To read the full SSA Actuaries’ report, please visit: http://house.gov/budget_republicans/press/2007/042710ryanbillletterfinal.pdf

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Free Lunch said...

George Mitchell -

Thanks for reminding us of the letter. Let's read the highlights:

1. Total actuarial deficit is about 2.0% of payrolls.

2. Savings and costs identified are:

3. 1.04% savings by decreasing increases in benefits.

4. 0.04% added cost by increasing low income benefits.

5. 0.41% savings by increasing retirement age.

6. 1.13% savings in the deficit by taxing health care benefits.

7. 1.74% deficit increase from PSA diversion.

8. 1.53% savings from smaller benefits for those with PSAs.

9. 0.02% deficit increase from PSA guarantee.

And it requires substantial borrowing from the general fund to pay for the PSAs.

The letter says that PSAs make tax increases and benefit cuts higher. Why do we want them? Who benefits from them?

George Mitchell said...

Is the following post from Anon an inside joke?

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Anonymous said...

I know it's off topic, but what happened to music on Sundays?

Anonymous said...

OK, I've read the Chief Actuary's report. Yes, Paul Ryan's Roadmap saves Social Security, and preserves its solvency! How does it do so? Well, between 2037 and 2056 Social Security would have to borrow $1.2 trillion from the Treasury. I thought that was the problem with the current "unsustainable" system -- that at some point it has to tap into general revenues?

Second step: Raise taxes on working stiffs! The Roadmap proposes to impose FICA taxes -- both employer and employee -- on the value of employer-provided health insurance. An employee making $45,000 a year may very well have family plan health insurance that costs $15,000 a year. So now we've just upped his payroll taxes by 25%. Read my lips -- oh, wait, this isn't someone with capital gains or dividend income or a ten-million dollar estate, just an ordinary working stiff. We can raise taxes on him!

Third step: Raise the retirement age! Yup, first to 67, then tie it to increases in longevity.

Fourth step: Reduce benefits! The language here is particularly murky, about "reducing bend points," and other unintelligible nonsense. Other sources reveal, however, that implementation of the Roadmap would eventually result in a decrease in benefits paid to retirees at the top of the scale of 28%.

Final step: Private accounts. From now until 2021, we'll let people deposit 2% of the first $10,000 earned and 1% of the next dollars earned, up to the Social Security cap (currently about $106,000), into private accounts. Whoop-de-do, that's $1100 a year! By the time people in their mid-50's are eligible to retire, they could have like twelve grand in their retirement accounts! They could buy an annuity that would pay . . . one cab fare every month for the rest of their lives!

Let's be very clear about what the Roadmap does. It raises taxes on people earning below the Social Security cap. (Those earning more than the cap, with employer-provided health insurance, would not see any increase in FICA taxes.) It increases the retirement age. It decreases benefits. It subsidizes Social Security from 2037 to 2056 with general Treasury revenues. And, it phases in, initially at a very small level, private accounts.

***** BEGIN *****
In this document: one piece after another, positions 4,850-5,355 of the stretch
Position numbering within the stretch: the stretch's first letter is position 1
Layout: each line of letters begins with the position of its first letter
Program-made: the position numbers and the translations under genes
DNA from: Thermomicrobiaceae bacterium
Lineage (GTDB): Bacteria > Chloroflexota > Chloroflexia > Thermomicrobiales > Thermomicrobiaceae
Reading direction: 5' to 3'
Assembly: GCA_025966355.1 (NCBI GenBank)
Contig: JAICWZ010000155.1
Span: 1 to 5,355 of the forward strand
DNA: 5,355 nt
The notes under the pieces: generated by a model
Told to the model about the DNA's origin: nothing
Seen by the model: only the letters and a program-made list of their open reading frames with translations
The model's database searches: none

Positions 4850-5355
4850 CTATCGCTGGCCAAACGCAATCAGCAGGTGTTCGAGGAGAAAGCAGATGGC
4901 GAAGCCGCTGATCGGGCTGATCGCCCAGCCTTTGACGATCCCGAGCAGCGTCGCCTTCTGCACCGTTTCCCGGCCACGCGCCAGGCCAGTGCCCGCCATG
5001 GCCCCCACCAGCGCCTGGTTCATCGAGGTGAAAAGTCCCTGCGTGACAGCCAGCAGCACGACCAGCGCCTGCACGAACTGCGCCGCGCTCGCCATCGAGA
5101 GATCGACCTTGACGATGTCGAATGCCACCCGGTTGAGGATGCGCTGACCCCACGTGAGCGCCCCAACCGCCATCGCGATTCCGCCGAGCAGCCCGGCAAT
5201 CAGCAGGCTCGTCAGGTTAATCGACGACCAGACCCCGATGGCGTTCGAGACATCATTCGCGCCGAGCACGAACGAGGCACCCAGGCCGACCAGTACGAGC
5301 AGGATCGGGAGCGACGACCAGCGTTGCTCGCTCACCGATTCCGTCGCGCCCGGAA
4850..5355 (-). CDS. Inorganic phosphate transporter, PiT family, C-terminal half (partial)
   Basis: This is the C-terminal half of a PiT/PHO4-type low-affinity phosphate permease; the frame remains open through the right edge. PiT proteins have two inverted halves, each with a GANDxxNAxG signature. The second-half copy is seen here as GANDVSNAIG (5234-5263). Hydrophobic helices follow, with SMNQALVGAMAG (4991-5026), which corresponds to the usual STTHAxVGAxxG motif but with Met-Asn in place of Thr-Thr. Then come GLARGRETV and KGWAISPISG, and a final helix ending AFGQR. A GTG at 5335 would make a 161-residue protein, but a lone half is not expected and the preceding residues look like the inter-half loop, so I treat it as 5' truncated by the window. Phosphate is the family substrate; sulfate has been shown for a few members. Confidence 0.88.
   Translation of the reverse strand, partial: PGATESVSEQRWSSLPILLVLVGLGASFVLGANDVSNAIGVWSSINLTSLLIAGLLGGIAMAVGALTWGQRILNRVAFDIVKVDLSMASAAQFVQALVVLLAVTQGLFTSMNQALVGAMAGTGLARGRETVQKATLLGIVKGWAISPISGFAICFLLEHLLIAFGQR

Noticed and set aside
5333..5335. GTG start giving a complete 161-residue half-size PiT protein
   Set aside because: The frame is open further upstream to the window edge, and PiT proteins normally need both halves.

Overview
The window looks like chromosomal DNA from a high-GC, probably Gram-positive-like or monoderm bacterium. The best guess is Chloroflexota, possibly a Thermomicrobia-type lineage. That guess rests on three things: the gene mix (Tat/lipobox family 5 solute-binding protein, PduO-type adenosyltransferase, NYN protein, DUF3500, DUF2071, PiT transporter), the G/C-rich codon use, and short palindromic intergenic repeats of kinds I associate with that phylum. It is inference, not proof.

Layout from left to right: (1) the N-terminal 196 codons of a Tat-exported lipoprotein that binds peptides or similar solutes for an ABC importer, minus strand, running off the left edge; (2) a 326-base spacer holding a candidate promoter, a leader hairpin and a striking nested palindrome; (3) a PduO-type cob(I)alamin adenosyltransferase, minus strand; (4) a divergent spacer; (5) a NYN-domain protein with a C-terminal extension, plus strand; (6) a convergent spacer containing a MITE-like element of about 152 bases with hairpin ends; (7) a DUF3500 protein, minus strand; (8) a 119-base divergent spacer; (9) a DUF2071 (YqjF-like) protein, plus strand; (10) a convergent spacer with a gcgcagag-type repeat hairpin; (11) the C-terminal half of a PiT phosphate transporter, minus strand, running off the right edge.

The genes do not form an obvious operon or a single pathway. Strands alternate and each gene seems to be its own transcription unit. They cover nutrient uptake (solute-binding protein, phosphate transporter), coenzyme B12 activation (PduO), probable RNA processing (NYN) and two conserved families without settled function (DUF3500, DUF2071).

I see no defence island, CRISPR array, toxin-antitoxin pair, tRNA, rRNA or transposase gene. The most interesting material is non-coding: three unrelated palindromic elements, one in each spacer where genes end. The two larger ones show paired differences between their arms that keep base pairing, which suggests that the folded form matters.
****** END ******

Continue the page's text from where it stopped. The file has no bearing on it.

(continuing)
Some or all of the steps included in the Roadmap -- benefit decreases, retirement age increases, tax increases, general revenue subsidies -- may be necessary. But the private accounts Ryan proposes aren't going to help support my retirement, in any significant way, and this report, at least, doesn't prove that private accounts, in and of themselves, help to preserve Social Security.

Anonymous said...

Correction: Payroll taxes on a working stiff making $45,000 a year with a $15,000 employer-provided family health insurance plan would go up by 33%, or about $1860, under the Road Map. Not to worry, though, the Road Map eliminates all taxes on dividends, and capital gains, and estates!

George Mitchell said...

"Some or all of the steps included in the Roadmap -- benefit decreases, retirement age increases, tax increases, general revenue subsidies -- may be necessary. But the private accounts Ryan proposes aren't going to help support my retirement, in any significant way, and this report, at least, doesn't prove that private accounts, in and of themselves, help to preserve Social Security."

Earth to Anon: (1) private accounts are not intended to support your retirement unless you choose one; (2) who ever said private accounts, "in and of themselves," would preserve SS?

Anonymous said...

Private accounts wouldn't help to support my retirement even if I chose one. Under Ryan's plan the most you or I could expect to see -- if we are at the top of the earning scale, and contributing as much as he would allow -- in ten or fifteen years would be twelve or fifteen grand. That wouldn't even buy pet food for us to eat for the rest of our lives. And my point with regard to private accounts not helping to preserve Social Security is that the diversion of FICA contributions from payments to current Social Security recipients to private accounts, unlike most of the other changes Ryan proposes, actually makes the Social Security deficit worse rather than better. Increasing the retirement age would help the solvency of SS. Reducing benefits, or slowing their growth, would help the solvency of SS. Increasing the base on which FICA taxes are imposed -- whether by taxing unearned income, or earned income at higher levels, or, as Ryan proposes, by including the value of employer-provided health insurance in the base -- would help the solvency of SS. Revenue inflows from Treasury would help the solvency of SS. Allowing people to divert funds that would otherwise be paid as FICA taxes to private accounts does not help the solvency of SS; it worsens it. The solvency of the Social Security system is a Trojan horse for people who, for ideological reasons, favor private arrangements over anything that, God forbid, might be run by the government. That private accounts would, during a transition period of many decades, increase the SS deficit, matters not to them.